With Coach in Schmidt’s old room, Schmidt in Jess’ old room, and Jess and Nick sharing a room even though they’d rather not, the loft is turning into a pressure cooker. After watching “Mars Landing” for the second time, I jokingly suggested that season three is a haunted house story and Apartment 4D is turning into the hotel from The Shining—but look at how these characters are behaving in such close quarters. These people were pretty nutty to begin with, but in a cramped space where privacy is limited, all five roommates are going full Jack Torrance. The tragicomedy of “Mars Landing” comes from subtraction: Winston, Coach, and Schmidt begin the episode competing for the affections of two new neighbors, then end up fighting over one and her “crazy witch eyes.” (That’s the TV camera’s favorite female object of 2014, Alexandria Daddario, late of True Detective. Maybe the next character she plays will get to talk more about how she feels about all of this attention?) Schmidt got away for a while, but there’s a gravitational pull in the loft, and it has the roommates cornered like the floor-lava in True American. Shelton’s blocking really plays this up: Simply moving Nick and Jess from the bedroom to the sidewalk in front of the apartment is like dropping the characters into the middle of a big, open field.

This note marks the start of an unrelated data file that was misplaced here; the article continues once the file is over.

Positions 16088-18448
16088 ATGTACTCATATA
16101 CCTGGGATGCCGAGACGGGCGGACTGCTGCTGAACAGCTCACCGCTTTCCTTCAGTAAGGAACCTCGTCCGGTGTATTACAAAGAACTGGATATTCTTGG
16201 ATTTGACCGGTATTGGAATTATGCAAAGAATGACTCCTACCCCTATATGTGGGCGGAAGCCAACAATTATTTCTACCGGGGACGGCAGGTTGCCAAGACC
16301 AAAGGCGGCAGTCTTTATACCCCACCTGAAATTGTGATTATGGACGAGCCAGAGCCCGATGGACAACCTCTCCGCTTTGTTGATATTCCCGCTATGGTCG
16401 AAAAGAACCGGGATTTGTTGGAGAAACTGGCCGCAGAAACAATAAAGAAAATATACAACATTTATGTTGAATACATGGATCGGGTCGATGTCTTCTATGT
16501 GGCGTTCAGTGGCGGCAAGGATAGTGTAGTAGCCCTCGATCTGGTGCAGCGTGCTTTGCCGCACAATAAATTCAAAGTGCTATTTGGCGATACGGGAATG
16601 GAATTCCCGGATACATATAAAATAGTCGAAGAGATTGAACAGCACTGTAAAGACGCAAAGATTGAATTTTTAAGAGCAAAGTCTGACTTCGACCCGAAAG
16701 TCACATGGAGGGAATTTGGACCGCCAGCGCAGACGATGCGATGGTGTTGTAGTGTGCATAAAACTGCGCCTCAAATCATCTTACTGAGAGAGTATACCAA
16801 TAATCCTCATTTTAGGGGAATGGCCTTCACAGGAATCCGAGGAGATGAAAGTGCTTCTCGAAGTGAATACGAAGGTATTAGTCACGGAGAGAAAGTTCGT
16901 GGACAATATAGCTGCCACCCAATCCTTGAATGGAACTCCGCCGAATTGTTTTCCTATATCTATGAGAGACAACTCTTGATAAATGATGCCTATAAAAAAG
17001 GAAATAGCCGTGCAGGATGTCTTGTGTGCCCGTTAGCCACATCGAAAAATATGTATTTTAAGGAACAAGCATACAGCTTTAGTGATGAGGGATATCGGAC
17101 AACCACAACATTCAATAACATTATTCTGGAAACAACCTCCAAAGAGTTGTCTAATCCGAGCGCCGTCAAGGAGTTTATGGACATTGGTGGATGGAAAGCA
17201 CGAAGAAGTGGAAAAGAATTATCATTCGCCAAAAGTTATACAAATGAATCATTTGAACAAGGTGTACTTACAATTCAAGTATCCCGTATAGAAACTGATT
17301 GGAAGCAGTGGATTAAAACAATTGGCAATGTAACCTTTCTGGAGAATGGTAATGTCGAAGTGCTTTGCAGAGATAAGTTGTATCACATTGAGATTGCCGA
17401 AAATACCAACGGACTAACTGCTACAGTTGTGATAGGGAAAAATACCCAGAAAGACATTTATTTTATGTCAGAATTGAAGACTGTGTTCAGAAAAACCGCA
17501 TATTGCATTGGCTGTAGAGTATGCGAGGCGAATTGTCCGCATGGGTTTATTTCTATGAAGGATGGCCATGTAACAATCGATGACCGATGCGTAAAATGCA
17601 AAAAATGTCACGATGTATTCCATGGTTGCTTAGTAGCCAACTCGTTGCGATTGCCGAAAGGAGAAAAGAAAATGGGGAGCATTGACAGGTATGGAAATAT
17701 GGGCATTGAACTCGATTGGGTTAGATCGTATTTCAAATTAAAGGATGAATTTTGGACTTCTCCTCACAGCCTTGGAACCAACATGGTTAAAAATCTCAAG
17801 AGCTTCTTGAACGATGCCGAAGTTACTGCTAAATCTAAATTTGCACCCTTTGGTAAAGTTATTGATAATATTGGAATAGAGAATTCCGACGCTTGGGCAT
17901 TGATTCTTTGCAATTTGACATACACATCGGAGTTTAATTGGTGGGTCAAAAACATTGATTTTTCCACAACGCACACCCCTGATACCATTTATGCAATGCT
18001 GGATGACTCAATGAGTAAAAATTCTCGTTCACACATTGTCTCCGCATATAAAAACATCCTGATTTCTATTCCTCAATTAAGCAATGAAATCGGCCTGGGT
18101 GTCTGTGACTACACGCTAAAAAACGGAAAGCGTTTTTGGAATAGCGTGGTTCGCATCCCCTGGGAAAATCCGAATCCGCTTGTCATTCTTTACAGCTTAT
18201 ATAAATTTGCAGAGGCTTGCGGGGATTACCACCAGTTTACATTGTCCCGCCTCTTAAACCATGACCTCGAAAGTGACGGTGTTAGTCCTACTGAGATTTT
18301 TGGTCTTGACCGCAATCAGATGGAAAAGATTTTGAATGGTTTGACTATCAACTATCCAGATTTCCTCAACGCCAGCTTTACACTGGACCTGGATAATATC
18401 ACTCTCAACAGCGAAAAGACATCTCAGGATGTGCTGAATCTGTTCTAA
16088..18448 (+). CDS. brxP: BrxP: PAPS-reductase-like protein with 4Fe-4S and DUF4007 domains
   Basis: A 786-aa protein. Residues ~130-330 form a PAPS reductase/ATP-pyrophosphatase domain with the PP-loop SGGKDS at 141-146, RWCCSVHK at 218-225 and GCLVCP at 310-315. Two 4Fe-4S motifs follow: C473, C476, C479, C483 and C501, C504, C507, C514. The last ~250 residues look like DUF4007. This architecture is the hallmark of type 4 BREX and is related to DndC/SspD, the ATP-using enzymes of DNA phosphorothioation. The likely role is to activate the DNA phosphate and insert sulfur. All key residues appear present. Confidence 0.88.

The tight, circle-of-friends setup of a hangout sitcom is inherently claustrophobic, and “Mars Landing” turns that characteristic into a punchline. Nick and Jess’ situation is pretty much the classic “stuck-in-the-meat-locker” bottle-episode setup, without the need to contrive a reason for two characters to wind up locked in a meat locker. Instead, they spill their guts and reveal their true feelings because they’re hemmed in by their hangovers, their plans for the future, and the fact that they care about one another despite all the evidence against such emotions. The way these scenes are staged and performed, you can practically smell the boozy sweat slicked all over the characters. They’re in it, and we’re in it with them.